We can all agree that there is nothing like the rush of a good deal. Knowing that you spent less than expected on an item you were really interested in and have been watching the price fluctuate for months on end generates feelings of euphoria (Ok, maybe not that intense). To elevate this feeling further, we are also aware that we can then use accumulated points to pay for other items or vacations that are on the bottom of our priority list. As competition grows and reward programs fight to attract customers, it is us, the consumers, that will feel the direct benefit in our wallets. A free cup of coffee every few weeks? Who would want to say no to that?
As rewards programs become increasingly common, we must always ask ourselves one important question before making a decision, “What’s the catch?” This is not to suggest that such programs are not in your benefit, but you must weigh the commitment before moving forward. Are the rewards programs really worth it or are we kidding and convincing ourselves that we are “saving” money when in fact we may be spending more had we not signed up for that card or that program? Let us take a deeper dive into what these rewards programs really are offering and which ones have the potential to help us gain more.
According to an article from CTV1 the number of Canadians using rewards programs are extremely high, hovering at roughly 89 percent. But even with these high numbers, there is widespread debate as to whether they are worth it, both from a consumer’s perspective as well as from the seller’s perspective. Furthermore, loyalty programs also vary with what they have to offer to customers. Whether it’s the dollar value, special discounts to cardholders, or travel mileage, there are different products catered to different consumers. According to a marketing professor at Queen’s University, the best programs are the ones that offer customers customized deals based on their previous purchases. For example, free products or discounts on products that are purchased on an on-going basis seems to be highly sought after.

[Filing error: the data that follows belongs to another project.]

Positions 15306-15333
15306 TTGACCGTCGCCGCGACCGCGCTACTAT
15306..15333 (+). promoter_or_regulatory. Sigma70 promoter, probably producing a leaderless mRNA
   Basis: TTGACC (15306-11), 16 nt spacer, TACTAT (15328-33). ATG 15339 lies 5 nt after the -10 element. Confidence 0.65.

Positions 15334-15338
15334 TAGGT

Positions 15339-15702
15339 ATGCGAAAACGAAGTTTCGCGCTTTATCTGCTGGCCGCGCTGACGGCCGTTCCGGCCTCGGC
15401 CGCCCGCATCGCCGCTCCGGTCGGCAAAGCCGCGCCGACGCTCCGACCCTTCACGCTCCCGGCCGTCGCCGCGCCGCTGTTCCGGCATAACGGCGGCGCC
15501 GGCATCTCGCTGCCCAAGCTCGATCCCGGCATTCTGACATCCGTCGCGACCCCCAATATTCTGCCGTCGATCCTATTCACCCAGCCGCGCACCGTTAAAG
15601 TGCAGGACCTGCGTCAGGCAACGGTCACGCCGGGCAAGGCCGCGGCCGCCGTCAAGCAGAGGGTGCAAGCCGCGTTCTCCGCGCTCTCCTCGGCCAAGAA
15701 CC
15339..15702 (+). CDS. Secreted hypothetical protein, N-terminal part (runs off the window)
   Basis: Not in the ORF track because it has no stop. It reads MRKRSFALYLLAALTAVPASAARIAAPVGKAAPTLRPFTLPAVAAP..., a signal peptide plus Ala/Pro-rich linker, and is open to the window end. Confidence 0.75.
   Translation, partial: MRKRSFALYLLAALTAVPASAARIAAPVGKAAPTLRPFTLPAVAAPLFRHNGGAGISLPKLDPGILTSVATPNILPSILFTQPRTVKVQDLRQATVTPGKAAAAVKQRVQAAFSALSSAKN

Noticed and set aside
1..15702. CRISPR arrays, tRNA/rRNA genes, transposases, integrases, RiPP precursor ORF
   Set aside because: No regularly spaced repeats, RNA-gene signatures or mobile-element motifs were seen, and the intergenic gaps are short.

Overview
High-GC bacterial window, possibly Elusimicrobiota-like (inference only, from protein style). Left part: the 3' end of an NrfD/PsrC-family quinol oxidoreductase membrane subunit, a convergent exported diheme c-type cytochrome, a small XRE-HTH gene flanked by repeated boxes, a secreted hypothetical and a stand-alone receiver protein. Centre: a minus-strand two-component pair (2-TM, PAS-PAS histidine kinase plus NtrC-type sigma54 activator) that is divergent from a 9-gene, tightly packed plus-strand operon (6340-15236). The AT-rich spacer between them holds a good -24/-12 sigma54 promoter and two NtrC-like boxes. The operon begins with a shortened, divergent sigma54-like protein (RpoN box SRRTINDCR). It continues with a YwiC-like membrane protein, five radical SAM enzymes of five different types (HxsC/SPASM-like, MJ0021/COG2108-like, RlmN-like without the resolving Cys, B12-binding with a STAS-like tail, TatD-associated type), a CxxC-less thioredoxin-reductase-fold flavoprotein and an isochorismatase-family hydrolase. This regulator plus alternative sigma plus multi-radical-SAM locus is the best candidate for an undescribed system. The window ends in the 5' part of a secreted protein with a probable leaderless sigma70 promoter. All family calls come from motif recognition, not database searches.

However, not all loyalty programs are worth the money you will put into it2. Some programs can cause the consumer to spend more than they would otherwise spend without the program. According to the Credit Counseling Society, consumers tend to spend up to 15% more they normally would spend with a reward credit card over cash. Whether it’s a rewards card that is a credit card or not, it is easy for the consumer to want to spend a little more to reach the next rewards level. It’s safe to assume that it is more financially beneficial to the company than to the consumer if they choose to spend that little bit more for those few extra points.
Cashback credit cards are the best way to reap your rewards, as its dollar for dollar value, but one should always make sure to read the fine print to ensure you understand the value you are getting. Consumers in Canada find they can earn 1-2% cashback on their purchases on these credit cards. Those consumers looking to gain from non-credit card loyalty cards should identify their spending patterns, and not change their regular patterns to gain a few extra points. Know what stores you shop at and what products you buy on an on-going basis. Collecting points in such a manner may be slower than spending a little extra on something you don’t need, however, when redeeming those points you truly are fully benefiting from the rewards. If you ever find yourself in a position where you overspent on your cards and need a quick way to pay them off, see what Magical Credit can do for you!